You knew this and understood clearly. You even had some ridiculous comments throughout your mission to overpower me. When I said ‘You need a condom” You said, “It’s ok. I’m not sick.” When I said ‘Please stop, please do not finish” You said, “I won’t cum inside. I’m not stupid.”

To add insult to injury, you invited me to stay for a cuddle after you were finished. You went on some tangent about having a good life of owning a gym, being near the sea and wanting to start a family [not with me of course]. I was not paying attention to the rest of your words. This was my first [and hopefully last] experience of non-consensual sex so excuse me for not understanding proper protocol on how to behave. I was busy evaluating in my mind each threshold of what I could have done to prevent this situation. I was negotiating in my heart how I agreed to have sex with a condom, not sex without. I was being mindful of how women are accused of being a cock-tease or emotionally unstable so I tried to embrace the situation rationally as opposed to emotionally. Part of me was already burying the incident in my heart in hopes to pretend it didn’t happen. Admitting I was raped means I have to accept a few truths. Truth: I was reckless. Truth: I was naive. Truth: I trusted the wrong person. Perhaps even a Truth: I am still an easy target with ‘daddy issues.’

Despite being able to enjoy safe, consensual, sex for about 20 years. This was the first time my ‘NO’ was ignored. The first time. First. Time.

I have not been able to find the gratitude in the situation. I have not been able to find the silver lining. I have not entirely resolved in my heart the full weight of what happened. I know I have a lot of work to do to rebuild trust. Trust in my decision making. Trust in my faith in humanity. Trust in others. I’m asking for the grace of the Universe to put respectful men on my path to reinforce the kindness of humanity. I’m asking for the compassion of the Universe for the warm embraces of decent people as I continue to harness the magic. I’m asking for my heart to accept you are not the norm, you are a monster who slipped through the cracks. You are the exception to the rule and I have 20 years of [respectful] sexual encounters to prove there are more respectful men than men like you.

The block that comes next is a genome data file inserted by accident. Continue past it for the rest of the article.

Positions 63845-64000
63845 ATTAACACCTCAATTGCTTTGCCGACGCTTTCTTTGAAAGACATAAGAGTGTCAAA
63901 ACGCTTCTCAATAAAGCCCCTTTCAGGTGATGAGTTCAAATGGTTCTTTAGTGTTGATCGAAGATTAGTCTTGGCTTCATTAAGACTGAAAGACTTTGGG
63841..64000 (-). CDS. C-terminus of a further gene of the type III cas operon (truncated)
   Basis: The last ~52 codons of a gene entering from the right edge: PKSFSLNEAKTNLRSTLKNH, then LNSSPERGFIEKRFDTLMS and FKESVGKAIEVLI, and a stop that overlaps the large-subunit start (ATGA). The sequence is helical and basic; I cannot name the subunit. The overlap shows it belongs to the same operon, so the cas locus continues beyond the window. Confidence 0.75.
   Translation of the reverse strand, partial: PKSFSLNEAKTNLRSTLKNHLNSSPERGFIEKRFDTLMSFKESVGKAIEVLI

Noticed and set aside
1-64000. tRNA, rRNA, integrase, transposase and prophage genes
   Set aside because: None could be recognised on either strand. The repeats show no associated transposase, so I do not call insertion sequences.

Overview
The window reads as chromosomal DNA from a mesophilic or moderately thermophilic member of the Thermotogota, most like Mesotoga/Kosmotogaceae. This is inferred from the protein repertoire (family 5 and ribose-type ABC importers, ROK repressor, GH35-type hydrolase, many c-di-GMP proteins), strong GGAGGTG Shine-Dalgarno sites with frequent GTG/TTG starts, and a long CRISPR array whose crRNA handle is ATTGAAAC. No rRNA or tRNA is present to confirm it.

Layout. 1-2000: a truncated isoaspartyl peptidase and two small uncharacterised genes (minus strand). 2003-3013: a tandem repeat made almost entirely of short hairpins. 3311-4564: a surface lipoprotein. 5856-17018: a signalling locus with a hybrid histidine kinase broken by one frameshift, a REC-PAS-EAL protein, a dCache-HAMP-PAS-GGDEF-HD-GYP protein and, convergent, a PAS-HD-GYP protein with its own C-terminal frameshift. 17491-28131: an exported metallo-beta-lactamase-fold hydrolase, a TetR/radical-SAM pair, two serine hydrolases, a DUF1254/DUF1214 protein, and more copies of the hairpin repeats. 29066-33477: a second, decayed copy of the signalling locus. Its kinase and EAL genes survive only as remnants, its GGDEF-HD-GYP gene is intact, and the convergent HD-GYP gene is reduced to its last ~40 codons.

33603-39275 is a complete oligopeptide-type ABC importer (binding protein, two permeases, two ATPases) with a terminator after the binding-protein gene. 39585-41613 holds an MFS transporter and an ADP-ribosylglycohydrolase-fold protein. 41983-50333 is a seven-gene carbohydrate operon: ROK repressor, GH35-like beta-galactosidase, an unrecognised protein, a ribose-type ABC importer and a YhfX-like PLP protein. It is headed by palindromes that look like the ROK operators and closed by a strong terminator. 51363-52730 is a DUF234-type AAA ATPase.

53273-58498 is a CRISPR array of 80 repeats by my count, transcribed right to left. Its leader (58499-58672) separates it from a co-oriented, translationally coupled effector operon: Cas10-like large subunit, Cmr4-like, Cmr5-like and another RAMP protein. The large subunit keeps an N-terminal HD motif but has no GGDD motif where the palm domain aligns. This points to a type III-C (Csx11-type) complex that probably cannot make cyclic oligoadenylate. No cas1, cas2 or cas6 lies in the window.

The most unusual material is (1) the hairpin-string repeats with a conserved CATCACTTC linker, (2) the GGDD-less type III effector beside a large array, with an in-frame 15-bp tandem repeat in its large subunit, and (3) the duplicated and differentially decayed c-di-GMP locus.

Your decision to ignore my request will come back around to haunt you. I have full faith that this is a job for karma. Until then, I forgive you for causing me harm. I forgive you for not showing me the respect I deserve. I forgive you for turning what was supposed to be a beautiful moment of consensual safe sex into a difficult experience of non consensual sex.


Published by Jessica Corvo

Health Coach. Mental Wellness Advocate. Ironman. Global Nomad. Warrior of Love.